Nesting and growing in Malaysia

13 May

After my last entry about the death of the gecko, a few people commented on the change in subject material over the last few months. This time last year, I was journalling entries of London pubs, Japanese cuisine and sleeping on the Great Wall of China. Now, I write about geckos. “Is that all the news you have?” someone commented. Perhaps that’s what pregnancy does to you: it makes you nest. In the beginning, I felt like I needed to sit still to make sure I didn’t dislodge the baby. And home maker I am!

We have, once again, taken on the impossible home: a rather run down, simple home with a barren, uncared for and empty canvas garden. (Like moving to a new country, having a baby and surviving on one salary wasn’t enough of an adventure!) It seems as though we are forever project-bound, looking for ways to make the unloveable, loveable again. And, although it costs money and time to invest in someone else’s home and garden, we believe that making God’s space beautiful helps to change the world in some small way. And so we set to work.

The house was in desperate need of a paint. And although our landlord didn’t have time to paint it, he was prepared to buy the paint. So Baden and I spent 2 days painting the bedrooms, bathrooms, and living room.

Painting the living room.

Painting the living room.




The garden is going to be a 2 year project but we’ve made a slow and steady start. The only pot plant which had survived the neglect was a Frangipani. After 1 week of water and love, the plant picked up and grew brilliant healthy leaves. But I couldn’t get it to flower, until I moved it into the sun. Now it boasts some of the most beautiful pink flowers in the garden.

Flowering frangipani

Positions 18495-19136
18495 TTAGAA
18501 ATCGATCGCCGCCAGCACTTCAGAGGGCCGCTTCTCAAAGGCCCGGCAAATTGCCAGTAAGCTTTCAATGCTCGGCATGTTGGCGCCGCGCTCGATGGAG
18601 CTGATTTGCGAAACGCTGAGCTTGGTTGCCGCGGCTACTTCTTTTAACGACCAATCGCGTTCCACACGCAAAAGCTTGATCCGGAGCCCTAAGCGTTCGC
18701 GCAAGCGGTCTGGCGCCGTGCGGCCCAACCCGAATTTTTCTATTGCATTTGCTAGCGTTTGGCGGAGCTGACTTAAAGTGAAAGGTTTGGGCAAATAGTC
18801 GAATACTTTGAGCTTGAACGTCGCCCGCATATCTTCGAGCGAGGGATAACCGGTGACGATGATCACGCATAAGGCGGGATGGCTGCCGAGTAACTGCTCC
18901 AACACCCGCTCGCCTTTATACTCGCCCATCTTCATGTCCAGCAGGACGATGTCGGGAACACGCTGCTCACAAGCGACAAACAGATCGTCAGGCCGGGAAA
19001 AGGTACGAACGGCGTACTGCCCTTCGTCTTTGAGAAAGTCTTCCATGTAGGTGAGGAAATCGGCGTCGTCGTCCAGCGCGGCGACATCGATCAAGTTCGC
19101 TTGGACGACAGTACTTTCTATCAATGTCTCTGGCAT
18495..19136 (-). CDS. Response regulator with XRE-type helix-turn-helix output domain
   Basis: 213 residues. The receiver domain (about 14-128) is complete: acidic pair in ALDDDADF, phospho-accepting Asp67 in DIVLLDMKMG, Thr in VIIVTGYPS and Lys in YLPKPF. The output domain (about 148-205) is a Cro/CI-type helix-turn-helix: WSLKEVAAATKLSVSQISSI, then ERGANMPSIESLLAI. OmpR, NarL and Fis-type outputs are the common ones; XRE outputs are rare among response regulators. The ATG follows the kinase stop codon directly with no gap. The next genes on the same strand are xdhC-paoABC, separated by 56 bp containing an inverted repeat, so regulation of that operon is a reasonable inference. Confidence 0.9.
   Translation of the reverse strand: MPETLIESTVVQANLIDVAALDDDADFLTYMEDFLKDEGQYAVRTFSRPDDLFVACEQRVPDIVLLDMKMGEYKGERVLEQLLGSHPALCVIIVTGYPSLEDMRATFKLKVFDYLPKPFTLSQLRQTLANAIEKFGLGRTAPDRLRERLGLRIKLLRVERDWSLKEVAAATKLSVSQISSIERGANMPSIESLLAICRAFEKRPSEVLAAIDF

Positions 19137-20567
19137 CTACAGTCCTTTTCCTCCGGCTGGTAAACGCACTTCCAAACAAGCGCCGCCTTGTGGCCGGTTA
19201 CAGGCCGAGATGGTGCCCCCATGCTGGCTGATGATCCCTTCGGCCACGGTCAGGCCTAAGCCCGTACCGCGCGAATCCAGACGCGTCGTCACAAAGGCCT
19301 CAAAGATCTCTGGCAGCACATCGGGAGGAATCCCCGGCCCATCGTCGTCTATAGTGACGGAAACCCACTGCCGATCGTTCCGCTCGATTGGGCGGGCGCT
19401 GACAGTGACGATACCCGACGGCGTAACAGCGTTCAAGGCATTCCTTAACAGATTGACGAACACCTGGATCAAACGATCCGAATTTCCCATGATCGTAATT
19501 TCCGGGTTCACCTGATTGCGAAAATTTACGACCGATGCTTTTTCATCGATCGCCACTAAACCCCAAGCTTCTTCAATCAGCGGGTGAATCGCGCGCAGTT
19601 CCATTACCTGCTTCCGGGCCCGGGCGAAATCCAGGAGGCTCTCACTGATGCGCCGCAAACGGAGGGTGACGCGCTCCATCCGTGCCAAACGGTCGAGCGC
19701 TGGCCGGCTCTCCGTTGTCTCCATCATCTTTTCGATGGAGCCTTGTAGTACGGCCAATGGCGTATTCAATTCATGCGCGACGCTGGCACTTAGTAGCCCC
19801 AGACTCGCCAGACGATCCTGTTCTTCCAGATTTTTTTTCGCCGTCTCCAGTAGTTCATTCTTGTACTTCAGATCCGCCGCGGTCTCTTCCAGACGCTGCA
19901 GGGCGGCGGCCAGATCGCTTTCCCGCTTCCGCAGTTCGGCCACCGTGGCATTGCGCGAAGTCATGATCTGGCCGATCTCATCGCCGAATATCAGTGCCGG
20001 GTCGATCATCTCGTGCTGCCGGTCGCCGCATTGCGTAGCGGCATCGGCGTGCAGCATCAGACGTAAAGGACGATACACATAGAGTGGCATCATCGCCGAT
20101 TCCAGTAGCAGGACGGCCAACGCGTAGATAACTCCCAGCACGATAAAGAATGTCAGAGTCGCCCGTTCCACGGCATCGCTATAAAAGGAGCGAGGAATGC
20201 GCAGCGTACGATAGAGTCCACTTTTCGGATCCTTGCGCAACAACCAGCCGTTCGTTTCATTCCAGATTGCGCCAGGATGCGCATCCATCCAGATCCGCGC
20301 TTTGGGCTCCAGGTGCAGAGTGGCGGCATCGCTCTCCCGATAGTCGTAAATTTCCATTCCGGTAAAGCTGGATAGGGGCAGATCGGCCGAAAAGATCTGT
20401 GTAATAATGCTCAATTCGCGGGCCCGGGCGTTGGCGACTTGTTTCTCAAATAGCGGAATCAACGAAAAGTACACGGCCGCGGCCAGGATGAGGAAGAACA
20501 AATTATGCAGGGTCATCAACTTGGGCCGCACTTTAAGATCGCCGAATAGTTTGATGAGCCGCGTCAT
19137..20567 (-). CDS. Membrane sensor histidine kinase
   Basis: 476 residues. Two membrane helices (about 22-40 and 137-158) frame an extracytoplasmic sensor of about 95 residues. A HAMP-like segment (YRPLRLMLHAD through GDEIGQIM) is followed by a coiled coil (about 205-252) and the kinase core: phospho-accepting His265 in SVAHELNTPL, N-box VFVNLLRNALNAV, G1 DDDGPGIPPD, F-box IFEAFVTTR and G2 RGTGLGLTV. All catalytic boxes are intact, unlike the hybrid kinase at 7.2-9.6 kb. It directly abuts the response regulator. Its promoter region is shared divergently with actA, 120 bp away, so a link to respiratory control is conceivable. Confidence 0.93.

We started with 1  plant, now I have 42 plants. The landscapist at Baden’s school has given us free plants, and I made friends with a lady down the street (who has a beautiful garden) and she has also given me some small trees and hibiscus – one of which flowered magnificently last week.

Flowering hibiscus

Flowering hibiscus






I did buy 4 pretty Cape Honey Suckle flowers, which I only later discovered are native to South Africa. They were just starting to grow buds, which I pruned off quickly. They now have a flurry of cheerful yellow and orange flowers. I have noticed, however, that the orange ones are becoming yellow and I know that some plants have a more dominant colour and shouldn’t be planted together. This is the point where I reflected to Baden how plants can teach us so many good life lessons: don’t hang out with the wrong company because you will become someone you are not!

After pruning and time

After pruning and time

Cape honey suckle in the beginning.

Cape honey suckle in the beginning.




















We have also planted a tree. We owe Mother Earth 24 trees from all the flying we did last year and, so far, have planted one. I have no idea what it is called because we actually rescued it out of the rubbish dump. Someone had dumped the tree and pot on vacant land and we dug it out and planted it in the ground. I do hope that someone is planting beautiful trees for me somewhere so that, one day, I can move into a house with a tree that is already big and beautiful.

The sad tree that we rescued.

Baden digging the hole for the tree.














We still have plans to add more trees, flower beds and grass but until then, we are also growing a baby.




One Response to “Nesting and growing in Malaysia”

  1. Ann Dowie May 13, 2013 at 7:37 am #

    The first word that comes to mind is “Freedom”. Compared to the adventures and experiences in South Korea, you now have the freedom to change things in your surroundings (to a certain extent) to meet your needs in Malaysia. Makes me think of when I was younger and stronger, digging holes in the soil to plant shrubs, climbing on ladders to paint and hammer nails in the wall. What fun!! Lovely photo of Cath’s growing “bump” in the mirror. Enjoy!!!

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